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Which Group Will Tip the Balance For Berea Council Race?

08.10.11 02:30 PM – Andy McDonald
In any other year, the race for the vacant Berea City Council seat might have been a battle of personalities.

Not this year. Instead, I suspect the 2011 race to install a one-year replacement for the late Howard Baker could shape up as a battle between interest groups.

Ronnie Terrill

At first glance, it would seem that former council member Ronnie Terrill Sr. is sitting on a tremendous advantage over other challengers. Terrill missed reelection in 2010 by a whisker, and when the question arose concerning who should be appointed to temporarily fill Baker’s term, some citizens argued that Terrill was the rightful heir to the council seat, having come in ninth place in competition for eight city council slots.

Rightly or wrongly, when Terrill didn’t get the appointment in January 2011, many citizens saw it as political retribution for Terrill’s dissent on financial and budgetary matters. In short, Terrill wasn’t picked because he didn’t play nice.

When Terrill wasn’t installed, a group of citizens vowed to remember the decision at the next election. Have they stayed mad enough to campaign and go to the polls to vote for Terrill? If the answer is "Hell yes", Terrill’s in good shape.

Chester Powell

Powell is likable and he has proven capable. His problem may be that opponents will try to hang the 2008 triple tax increases around his neck. The good news for Powell is that both Truman Fields and Howard Baker staged a comeback in 2010 despite having supported the tax hikes of 2008.

As such, Powell’s success or failure may depend on which group shows up at the polls. If the voters are looking for a team player, Powell’s long tenure has proven he can fulfill that role. I think the same people who swept Fields and Baker back into office last year would tend to go for Powell. Powell seems to have worked well with the mayor. That can be both good and bad, because if the Don’t-Tread-On-Me crowd shows up in force at the polls, Powell may be out of luck.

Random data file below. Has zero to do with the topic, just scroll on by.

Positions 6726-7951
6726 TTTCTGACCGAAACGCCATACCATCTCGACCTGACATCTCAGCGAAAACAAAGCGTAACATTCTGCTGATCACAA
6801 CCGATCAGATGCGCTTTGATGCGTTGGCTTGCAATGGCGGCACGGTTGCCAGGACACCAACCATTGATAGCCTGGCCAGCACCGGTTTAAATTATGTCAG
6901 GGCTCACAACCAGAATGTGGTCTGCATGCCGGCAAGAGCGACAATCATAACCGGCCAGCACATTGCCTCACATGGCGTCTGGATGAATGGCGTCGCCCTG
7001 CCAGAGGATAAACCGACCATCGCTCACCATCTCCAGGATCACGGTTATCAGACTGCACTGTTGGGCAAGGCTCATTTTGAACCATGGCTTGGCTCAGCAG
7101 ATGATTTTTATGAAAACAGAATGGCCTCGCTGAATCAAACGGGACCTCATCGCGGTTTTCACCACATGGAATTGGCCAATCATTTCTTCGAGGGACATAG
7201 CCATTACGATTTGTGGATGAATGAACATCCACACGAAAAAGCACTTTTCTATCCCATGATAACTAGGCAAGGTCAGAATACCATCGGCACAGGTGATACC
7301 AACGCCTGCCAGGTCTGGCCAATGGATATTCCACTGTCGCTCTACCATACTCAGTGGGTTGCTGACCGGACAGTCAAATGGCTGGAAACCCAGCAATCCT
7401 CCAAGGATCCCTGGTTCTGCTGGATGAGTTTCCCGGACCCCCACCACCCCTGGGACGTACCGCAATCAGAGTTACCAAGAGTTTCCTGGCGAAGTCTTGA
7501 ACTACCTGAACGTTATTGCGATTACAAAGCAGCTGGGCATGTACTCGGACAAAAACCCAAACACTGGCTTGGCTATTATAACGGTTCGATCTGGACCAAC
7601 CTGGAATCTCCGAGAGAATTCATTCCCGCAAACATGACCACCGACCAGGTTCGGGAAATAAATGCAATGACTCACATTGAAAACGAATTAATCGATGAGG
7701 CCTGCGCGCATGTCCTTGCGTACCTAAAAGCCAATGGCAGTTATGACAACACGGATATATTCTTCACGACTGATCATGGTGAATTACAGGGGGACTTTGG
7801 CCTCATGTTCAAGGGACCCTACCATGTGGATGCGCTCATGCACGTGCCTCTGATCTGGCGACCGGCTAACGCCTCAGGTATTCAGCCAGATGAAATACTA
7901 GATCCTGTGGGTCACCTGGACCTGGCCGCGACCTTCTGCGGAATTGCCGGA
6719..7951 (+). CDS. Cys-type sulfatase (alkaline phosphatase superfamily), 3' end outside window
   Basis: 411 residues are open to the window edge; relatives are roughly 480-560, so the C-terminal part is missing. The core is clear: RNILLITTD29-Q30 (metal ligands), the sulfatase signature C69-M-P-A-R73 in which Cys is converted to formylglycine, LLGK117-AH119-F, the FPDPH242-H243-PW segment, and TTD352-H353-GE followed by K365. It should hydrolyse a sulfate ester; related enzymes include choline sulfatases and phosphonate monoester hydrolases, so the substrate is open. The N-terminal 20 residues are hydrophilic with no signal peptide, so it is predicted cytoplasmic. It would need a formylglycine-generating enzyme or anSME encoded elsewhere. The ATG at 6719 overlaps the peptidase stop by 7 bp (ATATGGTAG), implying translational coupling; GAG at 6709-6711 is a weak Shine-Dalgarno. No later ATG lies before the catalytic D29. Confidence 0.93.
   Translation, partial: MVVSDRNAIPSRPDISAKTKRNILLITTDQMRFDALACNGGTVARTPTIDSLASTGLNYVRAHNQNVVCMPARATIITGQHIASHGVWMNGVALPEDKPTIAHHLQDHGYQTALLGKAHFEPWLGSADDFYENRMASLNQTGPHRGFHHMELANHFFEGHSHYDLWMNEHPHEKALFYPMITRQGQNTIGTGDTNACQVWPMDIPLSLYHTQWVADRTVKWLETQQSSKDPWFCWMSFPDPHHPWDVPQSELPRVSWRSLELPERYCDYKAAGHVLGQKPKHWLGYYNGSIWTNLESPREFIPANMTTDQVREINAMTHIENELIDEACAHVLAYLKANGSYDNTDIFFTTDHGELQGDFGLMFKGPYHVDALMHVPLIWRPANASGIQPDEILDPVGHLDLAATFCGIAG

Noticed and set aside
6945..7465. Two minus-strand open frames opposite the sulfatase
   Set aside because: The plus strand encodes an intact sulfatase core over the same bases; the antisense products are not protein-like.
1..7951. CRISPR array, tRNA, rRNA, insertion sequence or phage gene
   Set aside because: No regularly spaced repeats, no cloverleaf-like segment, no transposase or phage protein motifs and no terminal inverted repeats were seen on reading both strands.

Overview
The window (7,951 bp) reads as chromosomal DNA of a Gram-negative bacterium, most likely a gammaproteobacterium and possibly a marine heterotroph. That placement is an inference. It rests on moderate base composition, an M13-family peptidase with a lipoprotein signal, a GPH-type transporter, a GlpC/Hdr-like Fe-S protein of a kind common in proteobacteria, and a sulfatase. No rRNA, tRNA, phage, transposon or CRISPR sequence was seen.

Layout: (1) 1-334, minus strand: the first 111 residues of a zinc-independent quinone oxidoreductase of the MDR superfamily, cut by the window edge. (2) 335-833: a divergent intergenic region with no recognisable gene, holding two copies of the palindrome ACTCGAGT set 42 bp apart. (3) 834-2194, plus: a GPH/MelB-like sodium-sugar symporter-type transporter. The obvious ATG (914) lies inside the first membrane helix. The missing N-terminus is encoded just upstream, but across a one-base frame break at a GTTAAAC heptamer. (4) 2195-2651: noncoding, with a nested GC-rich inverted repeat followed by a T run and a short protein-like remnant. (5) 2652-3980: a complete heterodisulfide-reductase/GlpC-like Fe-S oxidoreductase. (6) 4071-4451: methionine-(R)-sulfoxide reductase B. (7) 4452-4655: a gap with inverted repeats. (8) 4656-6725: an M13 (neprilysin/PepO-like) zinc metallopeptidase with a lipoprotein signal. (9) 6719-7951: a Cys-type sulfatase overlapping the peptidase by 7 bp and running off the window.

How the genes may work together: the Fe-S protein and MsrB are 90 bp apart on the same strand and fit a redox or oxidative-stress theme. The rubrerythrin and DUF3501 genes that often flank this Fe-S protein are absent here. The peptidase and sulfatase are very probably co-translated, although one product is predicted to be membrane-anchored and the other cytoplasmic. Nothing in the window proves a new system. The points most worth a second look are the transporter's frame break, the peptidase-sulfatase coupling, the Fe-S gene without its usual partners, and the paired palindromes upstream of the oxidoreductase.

Guy Townsend

What I know of Mr. Townsend is what I have read, and it can certainly be said that he paints his beliefs in bold colors instead pale pastel shades. This is a candidate advocates of the Fairness Ordinance can love, as he was very outspoken toward those who opposed legislation to protect gay, lesbian, bisexual and transgendered from housing and labor discrimination.

Townsend was also unabashed in his criticism of the so-called “Rebel Run” in which local high school students paraded up Richmond Road bearing Confederate flags. If activists show up for Mr. Townsend on the campaign in the same manner they’ve shown up at events supporting the Fairness Ordinance, Townsend just might be in business.

Mary K. Kauffman

Mary K’s biggest advantage is that she knows practically everybody in town and has been active in Berea for years. She’s well liked, she’s articulate, and she hasn’t been mired in the political fray as Townsend and Terrill have been. Kauffman also has no record to run against, so she hasn’t made anybody mad. Having a record of decisions, any record, could complicate matters for both Powell and Terrill. If the left leaning voters break for Townsend, and the right leaning, cut-spending crowd breaks for Terrill, the lead could land in Kauffman’s lap, meaning this young lady would get her first chance at public office.

Jeff Reed

Does Berea College already have too much influence on the Berea City Council? That question could potentially come into play for some voters when considering Mr. Reed for the vacant seat. However, if one is well liked and well known at the college, that’s a big ‘ol chunk of support to start a campaign with. And like Kauffman, Reed's got no record to run against. So for Mr. Reed, prospects for success might hinge on three factors: his platform, the degree to which he can get college voters show up, and whether or not he’s willing to expend some shoe leather to get votes off campus.

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